NIH COPD clinical trials

COPD is the third leading cause of death nationwide. It’s often brought on by cigarette smoking. COPD can cause shortness of breath, wheezing and coughing, among other symptoms. In patients with COPD, immune cells called macrophages lose their ability to engulf and remove bacteria, making the lungs more vulnerable to infection. Infection can lead to inflammation, which is a major cause of impaired lung function and death in these patients. Until now, no one knew how to reverse this damage to the macrophages.

A team of scientists at Johns Hopkins University, led by Drs. Shyam Biswal and Robert Wise, investigated why macrophages don’t work properly in COPD patients. Previous research suggested that a process called oxidative stress might be to blame. Oxidative stress occurs when the body can’t effectively neutralize damaging compounds called peroxides and free radicals.

A molecule called Nrf2 can cause cells to make more antioxidants, which neutralize these harmful compounds. Previous studies found reduced Nrf2 activity in severe COPD. The scientists suspected that increasing Nrf2 activity might restore the ability of macrophages to remove bacteria. To test their theory, the team used a chemical called sulforaphane, which is known to activate Nrf2. A precursor of sulforaphane is found in broccoli. The research was cosponsored by NIH’s National Heart, Lung and Blood Institute (NHLBI) and National Institute of Environmental Health Sciences (NIEHS). The results appeared in the April 13, 2011, issue of Science Translational Medicine.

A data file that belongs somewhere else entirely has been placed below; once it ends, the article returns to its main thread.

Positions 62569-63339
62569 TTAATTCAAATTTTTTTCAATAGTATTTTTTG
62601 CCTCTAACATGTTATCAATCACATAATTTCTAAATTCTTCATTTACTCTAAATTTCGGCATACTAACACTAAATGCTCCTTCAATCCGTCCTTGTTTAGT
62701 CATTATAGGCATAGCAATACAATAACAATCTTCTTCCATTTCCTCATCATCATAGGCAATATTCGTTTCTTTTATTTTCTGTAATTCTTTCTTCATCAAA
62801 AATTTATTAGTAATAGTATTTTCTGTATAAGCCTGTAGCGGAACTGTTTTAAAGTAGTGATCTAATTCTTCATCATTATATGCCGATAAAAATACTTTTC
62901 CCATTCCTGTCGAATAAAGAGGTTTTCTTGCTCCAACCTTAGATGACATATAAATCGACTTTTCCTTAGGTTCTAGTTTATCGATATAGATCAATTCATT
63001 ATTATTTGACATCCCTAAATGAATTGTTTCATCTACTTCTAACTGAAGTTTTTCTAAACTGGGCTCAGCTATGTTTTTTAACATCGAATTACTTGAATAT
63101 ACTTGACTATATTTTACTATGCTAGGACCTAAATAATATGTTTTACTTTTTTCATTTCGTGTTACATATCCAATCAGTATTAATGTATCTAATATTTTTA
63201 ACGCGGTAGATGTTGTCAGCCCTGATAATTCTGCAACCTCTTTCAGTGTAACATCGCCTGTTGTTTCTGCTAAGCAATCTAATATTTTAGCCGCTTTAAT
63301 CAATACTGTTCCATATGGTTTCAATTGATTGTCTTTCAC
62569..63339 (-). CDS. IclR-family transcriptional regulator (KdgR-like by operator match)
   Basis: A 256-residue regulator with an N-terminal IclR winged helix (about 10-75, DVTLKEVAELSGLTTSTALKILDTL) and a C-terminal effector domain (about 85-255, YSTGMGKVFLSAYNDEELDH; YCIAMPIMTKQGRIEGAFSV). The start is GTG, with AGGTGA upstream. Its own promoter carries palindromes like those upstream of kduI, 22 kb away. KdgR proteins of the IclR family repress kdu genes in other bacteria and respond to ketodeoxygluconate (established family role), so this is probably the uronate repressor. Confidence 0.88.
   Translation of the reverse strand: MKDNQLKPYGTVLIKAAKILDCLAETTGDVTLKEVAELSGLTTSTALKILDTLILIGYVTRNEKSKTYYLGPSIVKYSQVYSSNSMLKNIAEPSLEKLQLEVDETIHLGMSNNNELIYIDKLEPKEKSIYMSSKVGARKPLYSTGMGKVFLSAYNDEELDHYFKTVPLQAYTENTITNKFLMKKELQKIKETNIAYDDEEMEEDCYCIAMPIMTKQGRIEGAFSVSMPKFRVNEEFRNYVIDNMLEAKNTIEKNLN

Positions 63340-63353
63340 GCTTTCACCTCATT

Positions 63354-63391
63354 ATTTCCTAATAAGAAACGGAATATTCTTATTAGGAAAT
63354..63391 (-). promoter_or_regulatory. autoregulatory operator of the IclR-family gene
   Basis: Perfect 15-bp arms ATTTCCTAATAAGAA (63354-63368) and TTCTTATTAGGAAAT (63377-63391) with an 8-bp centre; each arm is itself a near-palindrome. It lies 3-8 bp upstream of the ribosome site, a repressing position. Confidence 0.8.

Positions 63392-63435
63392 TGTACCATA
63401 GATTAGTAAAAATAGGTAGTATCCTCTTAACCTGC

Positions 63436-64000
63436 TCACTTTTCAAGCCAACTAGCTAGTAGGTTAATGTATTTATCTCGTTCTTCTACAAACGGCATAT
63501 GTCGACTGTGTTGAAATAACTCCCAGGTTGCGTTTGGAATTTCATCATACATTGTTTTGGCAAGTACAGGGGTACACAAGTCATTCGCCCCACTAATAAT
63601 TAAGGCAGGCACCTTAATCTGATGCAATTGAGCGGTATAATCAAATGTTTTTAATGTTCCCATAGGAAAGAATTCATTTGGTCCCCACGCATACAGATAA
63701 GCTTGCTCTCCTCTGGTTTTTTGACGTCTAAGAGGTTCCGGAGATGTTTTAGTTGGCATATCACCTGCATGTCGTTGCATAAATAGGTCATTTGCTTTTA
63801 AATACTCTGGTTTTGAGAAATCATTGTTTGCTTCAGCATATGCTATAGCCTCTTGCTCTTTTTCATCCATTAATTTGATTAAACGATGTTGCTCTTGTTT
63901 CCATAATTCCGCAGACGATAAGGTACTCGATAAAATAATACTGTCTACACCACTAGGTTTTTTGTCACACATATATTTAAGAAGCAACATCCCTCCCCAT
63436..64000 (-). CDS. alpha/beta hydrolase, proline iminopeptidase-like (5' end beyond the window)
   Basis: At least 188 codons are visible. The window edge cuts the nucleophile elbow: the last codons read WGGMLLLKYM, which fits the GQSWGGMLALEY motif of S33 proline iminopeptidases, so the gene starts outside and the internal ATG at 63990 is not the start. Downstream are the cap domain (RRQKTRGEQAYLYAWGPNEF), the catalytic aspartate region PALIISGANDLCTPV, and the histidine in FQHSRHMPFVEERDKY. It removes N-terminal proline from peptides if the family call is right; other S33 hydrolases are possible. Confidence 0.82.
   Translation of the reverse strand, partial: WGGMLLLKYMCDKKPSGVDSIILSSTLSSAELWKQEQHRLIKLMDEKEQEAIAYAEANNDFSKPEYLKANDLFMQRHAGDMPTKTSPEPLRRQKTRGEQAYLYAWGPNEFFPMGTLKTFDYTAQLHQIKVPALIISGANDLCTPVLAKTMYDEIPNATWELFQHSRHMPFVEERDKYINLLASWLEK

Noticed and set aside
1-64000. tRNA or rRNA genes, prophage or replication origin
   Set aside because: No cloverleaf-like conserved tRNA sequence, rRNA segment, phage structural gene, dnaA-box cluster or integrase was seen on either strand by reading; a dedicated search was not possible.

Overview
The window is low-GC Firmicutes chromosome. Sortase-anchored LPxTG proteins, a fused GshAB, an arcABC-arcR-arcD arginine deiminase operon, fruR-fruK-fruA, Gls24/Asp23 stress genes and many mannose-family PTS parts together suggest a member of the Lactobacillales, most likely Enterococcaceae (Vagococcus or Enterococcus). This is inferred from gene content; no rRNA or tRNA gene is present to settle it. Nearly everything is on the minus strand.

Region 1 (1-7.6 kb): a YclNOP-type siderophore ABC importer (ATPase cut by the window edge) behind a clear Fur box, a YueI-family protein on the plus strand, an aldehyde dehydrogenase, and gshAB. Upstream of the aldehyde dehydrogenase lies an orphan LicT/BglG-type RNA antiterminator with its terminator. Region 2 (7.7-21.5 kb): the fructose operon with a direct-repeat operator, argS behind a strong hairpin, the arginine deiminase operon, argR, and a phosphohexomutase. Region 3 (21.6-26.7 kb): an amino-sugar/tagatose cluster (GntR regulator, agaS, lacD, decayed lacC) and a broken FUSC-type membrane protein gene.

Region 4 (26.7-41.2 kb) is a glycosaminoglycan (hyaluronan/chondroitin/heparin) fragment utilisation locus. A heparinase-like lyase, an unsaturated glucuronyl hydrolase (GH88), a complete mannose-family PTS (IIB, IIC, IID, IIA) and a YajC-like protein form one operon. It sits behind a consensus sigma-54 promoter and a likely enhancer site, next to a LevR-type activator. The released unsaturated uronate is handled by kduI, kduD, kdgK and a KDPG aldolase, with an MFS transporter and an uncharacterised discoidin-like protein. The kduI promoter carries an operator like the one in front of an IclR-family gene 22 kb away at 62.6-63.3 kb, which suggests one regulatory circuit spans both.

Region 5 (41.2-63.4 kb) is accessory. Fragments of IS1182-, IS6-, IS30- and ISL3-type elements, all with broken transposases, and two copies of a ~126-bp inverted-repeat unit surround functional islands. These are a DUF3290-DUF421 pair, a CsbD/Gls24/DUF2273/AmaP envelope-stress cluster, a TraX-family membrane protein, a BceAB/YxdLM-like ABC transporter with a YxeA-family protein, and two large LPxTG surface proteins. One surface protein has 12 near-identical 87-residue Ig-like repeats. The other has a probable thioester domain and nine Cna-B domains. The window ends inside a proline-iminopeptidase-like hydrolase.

The researchers first took macrophages from the lungs of patients with moderate COPD. When they treated these macrophages with sulforaphane, they saw higher Nrf2 levels in the cells. Sulforaphane treatment also boosted the ability of cultured macrophages to clear 2 of the major types of bacteria that infect COPD patients. Macrophage uptake of bacteria rose 300% after treatment, whether the cells came from smokers or non-smokers.

Photo of broccoli.

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